The call for Kid Reporter applications is now open! Click here to learn more.

U.S. Volunteers Help Refugees

An estimated 8.8 million people have left Ukraine since Russia waged war in February. Many of the refugees are children. 

A+. B-. O+. These were the blood types written in magic marker on the backpacks of children leaving an orphanage in Ukraine. The Eastern European country has been under attack by neighboring Russia since February. All 200 children boarded a bus to safety, but also uncertainty. Russia’s invasion has made them refugees.

This was one of the stories shared by Benji Horning, lead pastor of Light Church in Encinitas, California. For the past five years, Horning has led efforts to help refugees from Syria, Haiti, Honduras, Mexico, and other countries. This spring, Horning was among the volunteers who accompanied the children fleeing Ukraine’s capital of Kiev. 

“The children had to leave what little they had behind,” Horning recalled. “They heard the sounds and felt the shaking from bombs near their bus.”

The children’s journey, which lasted several days, ended in Germany. There, they were met with a new language and new customs.

“Being with the kids, I was blown away by their bravery, their joy, and their resilience,” Horning said. “It’s both heartbreaking and also very compelling to be moved toward action.” 


A young immigrant in Tijuana, Mexico


The United Nations High Commissioner for Refugees defines a refugee as “a person forced to flee their country because of violence or persecution.” There are now more than 26.6 million refugees around the world, the highest number ever recorded. An estimated 8.8 million people have left Ukraine alone since Russian assaults began in February. 

Volunteers like Horning are pitching in to help people who must flee their homes for safety. Upon Horning’s return from Ukraine, his California community raised more than $250,000 to provide housing, medical care, recreational activities, and educational assistance for the Ukrainian orphans.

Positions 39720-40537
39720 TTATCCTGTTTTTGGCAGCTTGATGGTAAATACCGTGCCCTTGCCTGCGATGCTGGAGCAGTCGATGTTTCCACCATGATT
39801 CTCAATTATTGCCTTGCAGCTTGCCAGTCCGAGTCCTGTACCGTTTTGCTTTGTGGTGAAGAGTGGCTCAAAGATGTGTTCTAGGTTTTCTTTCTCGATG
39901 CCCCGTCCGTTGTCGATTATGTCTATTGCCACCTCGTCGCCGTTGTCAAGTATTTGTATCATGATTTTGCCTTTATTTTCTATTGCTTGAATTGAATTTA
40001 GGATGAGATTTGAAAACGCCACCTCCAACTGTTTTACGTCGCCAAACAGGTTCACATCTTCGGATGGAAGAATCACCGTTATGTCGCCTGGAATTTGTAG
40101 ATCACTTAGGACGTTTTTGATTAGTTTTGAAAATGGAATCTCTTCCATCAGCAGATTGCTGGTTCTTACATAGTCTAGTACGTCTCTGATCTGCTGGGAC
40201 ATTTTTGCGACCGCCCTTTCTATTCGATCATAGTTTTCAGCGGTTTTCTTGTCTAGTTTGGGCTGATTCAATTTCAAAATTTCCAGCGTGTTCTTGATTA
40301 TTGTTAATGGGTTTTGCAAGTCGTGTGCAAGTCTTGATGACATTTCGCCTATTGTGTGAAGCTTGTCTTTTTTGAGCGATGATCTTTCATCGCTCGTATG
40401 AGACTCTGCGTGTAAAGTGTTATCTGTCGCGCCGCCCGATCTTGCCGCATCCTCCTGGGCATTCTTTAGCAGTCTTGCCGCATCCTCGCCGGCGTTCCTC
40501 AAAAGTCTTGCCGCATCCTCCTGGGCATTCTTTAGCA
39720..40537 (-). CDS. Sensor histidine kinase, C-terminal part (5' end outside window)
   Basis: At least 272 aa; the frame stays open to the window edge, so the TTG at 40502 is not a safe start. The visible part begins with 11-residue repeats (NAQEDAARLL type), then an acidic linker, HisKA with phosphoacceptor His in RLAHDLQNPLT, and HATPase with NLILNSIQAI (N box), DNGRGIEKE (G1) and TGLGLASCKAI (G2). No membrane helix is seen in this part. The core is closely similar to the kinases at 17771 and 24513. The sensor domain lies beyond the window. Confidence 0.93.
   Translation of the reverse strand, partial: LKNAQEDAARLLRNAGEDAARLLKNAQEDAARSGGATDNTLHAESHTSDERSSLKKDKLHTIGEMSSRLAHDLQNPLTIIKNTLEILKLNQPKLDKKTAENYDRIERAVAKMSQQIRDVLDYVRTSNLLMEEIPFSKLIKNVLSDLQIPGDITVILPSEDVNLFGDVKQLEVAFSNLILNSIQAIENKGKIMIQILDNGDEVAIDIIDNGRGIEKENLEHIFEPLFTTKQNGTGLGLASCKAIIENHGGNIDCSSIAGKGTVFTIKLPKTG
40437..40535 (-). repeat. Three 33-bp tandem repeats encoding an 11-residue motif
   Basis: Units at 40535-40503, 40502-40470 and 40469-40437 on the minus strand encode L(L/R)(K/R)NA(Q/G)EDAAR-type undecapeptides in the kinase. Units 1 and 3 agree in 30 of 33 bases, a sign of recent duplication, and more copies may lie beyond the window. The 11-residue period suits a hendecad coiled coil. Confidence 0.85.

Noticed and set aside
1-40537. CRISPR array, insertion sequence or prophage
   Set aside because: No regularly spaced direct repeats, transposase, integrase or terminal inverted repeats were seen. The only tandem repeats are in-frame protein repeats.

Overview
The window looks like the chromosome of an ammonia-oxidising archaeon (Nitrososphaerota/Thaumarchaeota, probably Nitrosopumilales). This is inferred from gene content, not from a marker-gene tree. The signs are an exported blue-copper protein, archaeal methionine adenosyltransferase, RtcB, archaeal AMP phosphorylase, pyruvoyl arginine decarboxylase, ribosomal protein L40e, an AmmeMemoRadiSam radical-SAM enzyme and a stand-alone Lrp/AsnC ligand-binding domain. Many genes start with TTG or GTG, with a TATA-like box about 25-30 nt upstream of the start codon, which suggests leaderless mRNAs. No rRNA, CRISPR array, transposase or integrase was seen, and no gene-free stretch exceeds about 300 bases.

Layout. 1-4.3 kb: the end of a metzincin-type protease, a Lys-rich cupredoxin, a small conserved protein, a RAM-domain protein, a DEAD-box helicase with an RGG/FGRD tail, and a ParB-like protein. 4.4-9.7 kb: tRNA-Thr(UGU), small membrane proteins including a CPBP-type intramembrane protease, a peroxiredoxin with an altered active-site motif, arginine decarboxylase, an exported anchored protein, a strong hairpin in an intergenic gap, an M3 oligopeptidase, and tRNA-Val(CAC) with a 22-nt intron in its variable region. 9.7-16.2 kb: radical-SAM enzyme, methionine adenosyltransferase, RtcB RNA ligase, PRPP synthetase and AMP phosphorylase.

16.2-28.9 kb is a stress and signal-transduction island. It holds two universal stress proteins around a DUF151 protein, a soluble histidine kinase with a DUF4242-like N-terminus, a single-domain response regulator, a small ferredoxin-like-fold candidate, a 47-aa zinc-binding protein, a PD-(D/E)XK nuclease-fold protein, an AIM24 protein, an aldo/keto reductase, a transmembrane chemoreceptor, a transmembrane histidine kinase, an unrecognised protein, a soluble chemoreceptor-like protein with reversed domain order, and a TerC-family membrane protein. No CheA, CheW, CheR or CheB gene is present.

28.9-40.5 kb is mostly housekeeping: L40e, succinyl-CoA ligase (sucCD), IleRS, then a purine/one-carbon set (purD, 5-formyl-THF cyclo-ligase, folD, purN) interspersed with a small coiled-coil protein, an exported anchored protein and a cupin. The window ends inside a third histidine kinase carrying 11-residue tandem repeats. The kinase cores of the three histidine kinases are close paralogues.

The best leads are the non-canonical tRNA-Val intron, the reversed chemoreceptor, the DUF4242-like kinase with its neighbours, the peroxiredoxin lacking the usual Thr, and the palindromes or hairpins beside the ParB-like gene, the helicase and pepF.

Horning also leads volunteer efforts in the city of Tijuana, Mexico, which borders California. The largest refugee camp in Tijuana holds people from around the world who are seeking asylum (protection from danger in their home countries). The U.S. Department of Homeland Security (DHS) manages the millions of applications that come into the immigration system each year. Asylum seekers may have to wait several years before their cases are resolved legally.

Volunteers help by building schools and community centers for the displaced, many of whom are children. Efforts also are made to provide health care and job opportunities for those awaiting legal admission to the U.S. 


Gavin Bostrom helps a family at an immigration center in Tijuana. 


I asked Pastor Horning how young people could assist refugees. “Finding an organization in your own city for your family to partner with could be a great way to help out,” he said. “Often, volunteers are needed to help with English learning, figuring out bus routes, and helping sort through a new normal.” 

Gavin Bostrom, 14, volunteers in Tijuana with his mother, Stacy, a photographer based in San Diego. Despite language barriers, the two have photographed and documented the stories of the children while distributing clothing, school supplies, and other necessities. 

“It doesn’t matter how old you are, or how much money you have to give,” Gavin said. “Kids and adults can pray, donate to food drives, and do many other things that will help these people. The most important thing I learned is that no matter what you do to help, people will always appreciate it.”

Photos © top to bottom: Mariia Symchych-Navrotska / EyeEm / Getty Images; Stacy Bostrom